Robinson is ranked seventh among wide receivers in the upcoming draft and is projected to go in the first or second round. Sure, there are wide receivers ahead of him that the Eagles may want to go after, but the Eagles can't go wrong with picking Robinson.

Edited by Faust
Link to comment
Share on other sites

4.6 at the combine is not a good sign.

It's not going to matter for Robinson. Have you watched his vision when he's running after the catch? He's elusive as hell and he appears strong with the ball. Aside from his 40 time, his other metrics are elite. When you combine his metrics and his on field productivity, he's nearly a can't miss prospect, imo. I think the only reason I don't have him ranked #1 is because I know I can get him for the price of a 3rd, worst case scenario.

Link to comment
Share on other sites

4.6 at the combine is not a good sign.

It's not going to matter for Robinson. Have you watched his vision when he's running after the catch? He's elusive as hell and he appears strong with the ball. Aside from his 40 time, his other metrics are elite. When you combine his metrics and his on field productivity, he's nearly a can't miss prospect, imo. I think the only reason I don't have him ranked #1 is because I know I can get him for the price of a 3rd, worst case scenario.

thanks. I will check him out.

Link to comment
Share on other sites

The SI 64, Nos. 39-35: Lamarcus Joyner, Derek Carr, Allen Robinson and more

Chris Burke

Excerpt:

No. 36: Allen Robinson, WR, Penn State

Bio: While the Big Ten may not be as pass-happy as some other conferences, Robinson still deserves plenty of kudos for leading the conference in receptions and yards two straight years. In 2012, he set the pace with 77 grabs for 1,018 yards and 11 TDs; last year, he went for 97-1,432-6. The latter performance earned him a first-team All-America spot. The 6-3 receiver recently turned in a stellar pro day (following a somewhat-disappointing combine): 42-inch vertical, 11-foot broad jump and a 40 time under 4.5. He also dropped 12 pounds between February and this week, from 220 down to 208.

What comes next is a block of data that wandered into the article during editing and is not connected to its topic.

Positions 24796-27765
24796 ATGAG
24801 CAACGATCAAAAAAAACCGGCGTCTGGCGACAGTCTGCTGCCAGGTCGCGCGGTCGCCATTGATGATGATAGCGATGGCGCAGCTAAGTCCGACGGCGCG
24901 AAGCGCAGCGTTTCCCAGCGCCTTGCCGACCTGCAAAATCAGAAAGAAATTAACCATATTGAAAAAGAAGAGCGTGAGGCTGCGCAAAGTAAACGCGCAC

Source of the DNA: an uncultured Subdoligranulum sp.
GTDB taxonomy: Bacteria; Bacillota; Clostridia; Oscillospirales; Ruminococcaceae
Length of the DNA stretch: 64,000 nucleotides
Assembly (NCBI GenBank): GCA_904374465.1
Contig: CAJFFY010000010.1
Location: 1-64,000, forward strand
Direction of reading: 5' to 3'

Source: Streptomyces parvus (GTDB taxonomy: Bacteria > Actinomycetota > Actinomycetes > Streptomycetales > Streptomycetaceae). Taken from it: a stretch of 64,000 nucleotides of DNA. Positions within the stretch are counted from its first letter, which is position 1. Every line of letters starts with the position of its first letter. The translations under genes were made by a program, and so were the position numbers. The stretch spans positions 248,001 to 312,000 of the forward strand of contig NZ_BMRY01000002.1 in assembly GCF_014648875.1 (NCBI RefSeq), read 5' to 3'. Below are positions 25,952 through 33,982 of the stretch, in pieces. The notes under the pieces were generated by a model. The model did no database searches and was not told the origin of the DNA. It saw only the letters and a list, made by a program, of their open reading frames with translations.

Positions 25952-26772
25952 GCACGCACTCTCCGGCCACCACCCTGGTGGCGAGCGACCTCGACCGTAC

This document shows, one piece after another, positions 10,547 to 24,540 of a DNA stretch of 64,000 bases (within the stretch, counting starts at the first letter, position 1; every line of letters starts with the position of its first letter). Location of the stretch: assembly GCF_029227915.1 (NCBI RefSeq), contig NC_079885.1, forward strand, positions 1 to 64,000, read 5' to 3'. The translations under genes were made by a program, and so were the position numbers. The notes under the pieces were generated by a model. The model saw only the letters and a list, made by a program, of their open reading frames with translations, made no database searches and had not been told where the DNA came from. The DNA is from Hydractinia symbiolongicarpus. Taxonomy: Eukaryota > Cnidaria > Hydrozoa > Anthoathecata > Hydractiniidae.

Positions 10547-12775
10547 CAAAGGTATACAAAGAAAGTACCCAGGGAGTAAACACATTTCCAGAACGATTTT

Strengths: Really uses his body well — almost single-handedly saved Penn State versus Michigan last year by making two difficult, contested deep catches by high-pointing the football over top of defensive backs. Does not hesitate to play a physical style, either after making catches or aiding in the run game. His time with Penn State’s pro-style system gave him plenty of opportunities to do the latter. Better speed/elusiveness than he is given credit for, hence the Nittany Lions’ frequent use of him on screens and hitch routes. One of those receivers who simply finds a way to make the plays his team needs him to make.

Weaknesses: The catch-and-run quickness may be there, but the deep speed has not been. Better improvising on the fly than actually pulling off sharp routes, an issue that could leave him covered often in the NFL. Every so often, will fail to watch the ball into his hands, instead turning his eyes upfield prematurely. Not enough here at the moment to consider Robinson a No. 1 receiver, so his draft ceiling may be limited to Round 2.

Conclusion: One of the more consistent offensive players in the entire draft (and a personal favorite), Robinson should make for a steady target as an NFL receiver. The team that drafts him may have to assist him in getting open early on, while he develops his routes. Robinson will not shy away from press coverage and he is extremely adept carving up zones. Taller, more physical cornerbacks may give him problems if he cannot create a free release. Even taking into account what may be lacking here, Robinson falling beyond Round 2 would be stunning.

NFL player comparison: Rueben Randle, Giants (2nd round, 2012, LSU)

Link to comment
Share on other sites

4.6 at the combine is not a good sign.

It's not going to matter for Robinson. Have you watched his vision when he's running after the catch? He's elusive as hell and he appears strong with the ball. Aside from his 40 time, his other metrics are elite. When you combine his metrics and his on field productivity, he's nearly a can't miss prospect, imo. I think the only reason I don't have him ranked #1 is because I know I can get him for the price of a 3rd, worst case scenario.